The book got a second edition in 2013 and the chapter was revised again by Casey and me, and the extension has been made available online since 2014.


The reference to Wiring on the Arduino.cc website, although it has improved slightly over time, is misleading as it tries to attribute Wiring to Programma2003.

It is no secret that the acknowledgement of Wiring has been very limited in the past. Back in 2013, at Open Hardware Summit at MIT, during the panel “Implications of Open Source Business: Forking and Attribution”, David Mellis acknowledges, for the first time, that the Arduino Team hadn’t done a very good job acknowledging Wiring. Unfortunately, he didn’t go into details why they hadn’t." (http://arduinohistory.github.io/)


Hernando Barragán:

"Why Did You Create Wiring?

I started Wiring in 2003 as my Master’s thesis project at the Interaction Design Institute Ivrea (IDII) in Italy.

The objective of the thesis was to make it easy for artists and designers to work with electronics, by abstracting away the often complicated details of electronics so they can focus on their own objectives.

The full thesis document can be downloaded here: http://people.interactionivrea.org/h.barragan/thesis/thesis_low_res.pdf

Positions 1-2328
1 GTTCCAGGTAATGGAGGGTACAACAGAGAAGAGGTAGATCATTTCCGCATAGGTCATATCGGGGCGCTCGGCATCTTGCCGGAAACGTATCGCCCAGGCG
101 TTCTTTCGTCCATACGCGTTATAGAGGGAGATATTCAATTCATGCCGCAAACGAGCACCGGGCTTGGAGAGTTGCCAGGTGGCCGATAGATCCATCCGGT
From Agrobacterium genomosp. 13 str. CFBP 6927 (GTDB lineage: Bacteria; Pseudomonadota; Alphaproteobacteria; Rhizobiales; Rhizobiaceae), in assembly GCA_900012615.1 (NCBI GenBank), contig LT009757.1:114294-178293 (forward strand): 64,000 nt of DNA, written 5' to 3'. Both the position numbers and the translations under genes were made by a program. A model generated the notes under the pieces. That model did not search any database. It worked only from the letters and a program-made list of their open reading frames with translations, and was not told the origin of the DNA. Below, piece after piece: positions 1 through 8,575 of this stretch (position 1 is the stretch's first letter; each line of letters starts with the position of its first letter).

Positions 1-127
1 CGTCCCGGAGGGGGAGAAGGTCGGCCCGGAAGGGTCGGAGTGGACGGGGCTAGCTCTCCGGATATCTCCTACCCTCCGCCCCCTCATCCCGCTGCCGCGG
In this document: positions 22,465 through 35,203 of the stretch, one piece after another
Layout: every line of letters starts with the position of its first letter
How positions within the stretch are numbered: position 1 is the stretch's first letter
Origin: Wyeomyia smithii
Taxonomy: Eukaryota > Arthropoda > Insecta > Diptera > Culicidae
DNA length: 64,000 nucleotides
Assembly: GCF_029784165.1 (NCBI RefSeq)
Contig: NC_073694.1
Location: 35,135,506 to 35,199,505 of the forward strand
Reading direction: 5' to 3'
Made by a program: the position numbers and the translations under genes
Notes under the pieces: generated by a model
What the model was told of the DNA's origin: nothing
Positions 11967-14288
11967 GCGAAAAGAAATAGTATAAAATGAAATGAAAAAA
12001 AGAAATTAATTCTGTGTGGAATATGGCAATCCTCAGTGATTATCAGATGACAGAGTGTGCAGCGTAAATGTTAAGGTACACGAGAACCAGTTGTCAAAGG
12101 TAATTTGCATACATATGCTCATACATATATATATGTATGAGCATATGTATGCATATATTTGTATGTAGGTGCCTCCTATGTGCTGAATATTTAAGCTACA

Massimo Banzi and Casey Reas (known for his work on Processing) were supervisors for my thesis.

The project received plenty of attention at IDII, and was used for several other projects from 2004, up until the closure of the school in 2005.

Because of my thesis, I was proud to graduate with distinction; the only individual at IDII in 2004 to receive the distinction. I continued the development of Wiring while working at the Universidad de Los Andes in Colombia, where I began teaching as an instructor in Interaction Design.

What Wiring is, and why it was created can be extracted from the abstract section of my thesis document. Please keep in mind that it was 2003, and these premises are not to be taken lightly. You may have heard them before recited as proclamations: